The amount of money Maine seniors lost to fraud increased nearly five times in 2022 compared with the previous year, according to two recent FBI reports.
Senior residents reportedly lost $12.74 million last year, a dramatic rise from the $2.56 million lost in 2021, even though the number of people older than 60 reporting that they were victims of fraud decreased during the same time period, according to the FBI.
That pushed Maine’s ranking for elder fraud from 51st to 40th for losses, according to the Federal Bureau of Investigation’s annual Elder Fraud Report, released Monday.
The number of Mainers of all ages who lost money to internet fraud rose from 1,402 in 2021 to 1,435 in 2022, but the reported losses rose from $7.261 million in 2021 to $21.403 million in 2022, a nearly 200 percent increase.
Maine’s ranking remained at 46th for the total number of internet crime victims, but rose from 52nd to 47th for the amount of money lost to fraud, according to the bureau’s annual Internet Crime Report, released last week.
The data was gathered by the FBI’s Internet Crime Complaint Center, established in May 2020, which receives information from federal, local and state agencies.
The losses in Maine match a rising national trend, according to the reports.
In 2022, total losses reported by senior victims increased 84 percent from 2021. Tech and customer support schemes, where someone pretends to be representing a company, were the most common type of fraud reported, with 17,800 complaints filed by victims older than 60.
Assistant U.S. Attorney Andrew McCormak, the elder fraud coordinator for the U.S. Department of Justice in Maine, said Tuesday that while the reporting of elder abuse fraud has increased, it is still considered to be vastly under reported.
“People are embarrassed by it, so it goes unreported,” the federal prosecutor said. “The numbers don’t explain the whole problem.”
McCormack said the most common elder abuse scams in Maine are people seeking money due to alleged computer problems and romance frauds.
Monetary losses due to investment fraud reported by victims in that age group increased more than 300 percent nationally, more than any other kind of fraud, largely due to the rising trend of crypto-investment scams. Overall, cryptocurrency-related losses reported by seniors increased by 350 percent.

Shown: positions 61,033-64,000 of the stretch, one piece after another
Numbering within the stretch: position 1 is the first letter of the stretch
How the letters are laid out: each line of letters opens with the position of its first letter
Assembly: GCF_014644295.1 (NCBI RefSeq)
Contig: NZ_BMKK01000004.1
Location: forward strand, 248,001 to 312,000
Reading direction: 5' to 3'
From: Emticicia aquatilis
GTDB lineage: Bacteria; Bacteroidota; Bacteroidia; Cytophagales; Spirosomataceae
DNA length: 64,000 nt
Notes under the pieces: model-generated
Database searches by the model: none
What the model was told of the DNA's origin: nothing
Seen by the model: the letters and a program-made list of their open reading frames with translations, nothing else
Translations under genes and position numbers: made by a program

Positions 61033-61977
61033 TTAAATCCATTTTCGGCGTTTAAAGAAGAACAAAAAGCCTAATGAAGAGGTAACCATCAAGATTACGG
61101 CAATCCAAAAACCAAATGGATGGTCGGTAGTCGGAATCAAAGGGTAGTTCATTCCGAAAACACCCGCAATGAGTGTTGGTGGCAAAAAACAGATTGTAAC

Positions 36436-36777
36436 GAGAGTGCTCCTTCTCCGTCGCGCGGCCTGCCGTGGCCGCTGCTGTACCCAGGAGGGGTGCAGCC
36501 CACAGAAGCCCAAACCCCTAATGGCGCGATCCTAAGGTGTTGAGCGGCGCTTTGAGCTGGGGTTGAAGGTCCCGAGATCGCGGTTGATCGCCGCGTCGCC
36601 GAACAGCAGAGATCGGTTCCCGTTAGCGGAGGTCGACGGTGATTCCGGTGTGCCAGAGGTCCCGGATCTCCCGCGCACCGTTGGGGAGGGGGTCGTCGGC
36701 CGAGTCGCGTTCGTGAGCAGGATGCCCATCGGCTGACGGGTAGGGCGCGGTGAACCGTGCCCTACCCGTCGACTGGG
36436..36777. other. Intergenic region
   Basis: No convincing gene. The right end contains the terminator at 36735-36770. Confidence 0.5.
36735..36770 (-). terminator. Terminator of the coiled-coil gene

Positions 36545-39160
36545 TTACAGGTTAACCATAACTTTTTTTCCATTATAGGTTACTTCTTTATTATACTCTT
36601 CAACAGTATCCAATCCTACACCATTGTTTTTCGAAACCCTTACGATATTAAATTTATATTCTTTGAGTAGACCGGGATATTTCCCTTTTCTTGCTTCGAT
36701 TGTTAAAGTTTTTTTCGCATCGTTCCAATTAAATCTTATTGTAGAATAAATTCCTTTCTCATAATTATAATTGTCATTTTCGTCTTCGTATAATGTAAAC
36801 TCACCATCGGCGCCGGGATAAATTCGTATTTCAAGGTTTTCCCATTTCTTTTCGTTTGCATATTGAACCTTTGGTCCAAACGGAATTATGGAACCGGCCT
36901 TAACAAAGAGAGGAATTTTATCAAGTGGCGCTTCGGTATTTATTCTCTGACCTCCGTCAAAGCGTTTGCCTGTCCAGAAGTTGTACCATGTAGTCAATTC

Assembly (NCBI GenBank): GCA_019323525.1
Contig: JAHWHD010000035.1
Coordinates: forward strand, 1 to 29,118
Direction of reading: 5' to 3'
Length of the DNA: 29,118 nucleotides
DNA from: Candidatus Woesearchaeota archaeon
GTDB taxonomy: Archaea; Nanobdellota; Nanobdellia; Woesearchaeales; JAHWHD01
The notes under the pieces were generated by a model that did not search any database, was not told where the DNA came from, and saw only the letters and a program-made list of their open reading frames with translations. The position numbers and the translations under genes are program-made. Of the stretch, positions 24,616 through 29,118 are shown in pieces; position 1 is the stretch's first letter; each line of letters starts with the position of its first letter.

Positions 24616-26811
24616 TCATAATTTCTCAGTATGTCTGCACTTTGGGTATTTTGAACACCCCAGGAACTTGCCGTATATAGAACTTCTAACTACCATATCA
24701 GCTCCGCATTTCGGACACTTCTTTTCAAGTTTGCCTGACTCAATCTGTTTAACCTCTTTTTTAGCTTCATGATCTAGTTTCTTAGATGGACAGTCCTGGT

Cryptocurrency is a digital, encrypted, and decentralized medium of exchange. Unlike the U.S. dollar or the Euro, there is no central authority that manages and maintains the value of a cryptocurrency. Instead, these tasks are broadly distributed among a cryptocurrency’s users via the internet.
That trend was seen in Maine with 118 people reporting more than $4 million in losses to cryptocurrency fraud. The next highest type of fraud reported by 99 senior Mainers was for extortion, where a caller might pretend to be a relative in need of bail money or travel funds. Losses for extortion totaled less than $70,000.
In 2022, the center received 88,262 complaints of fraud from people older than 60 in the United States and its territories, who claimed losses of $3.1 billion. The average loss was $35,101 but 5,456 people reported losing more than $100,000 each.
The most populous states — California, Florida, Arizona, New York and Texas — reported the highest number of victims and the highest losses for elder fraud.
The number of complaints concerning internet crime fell 5 percent from 2021 but the reported losses grew from $6.9 billion that year to $10.2 billion in 2022. In some of those cases, the FBI is able to intervene and put holds on monetary transactions to fraudsters before they can be completed, the report said. Holds were placed successfully on about $433 million.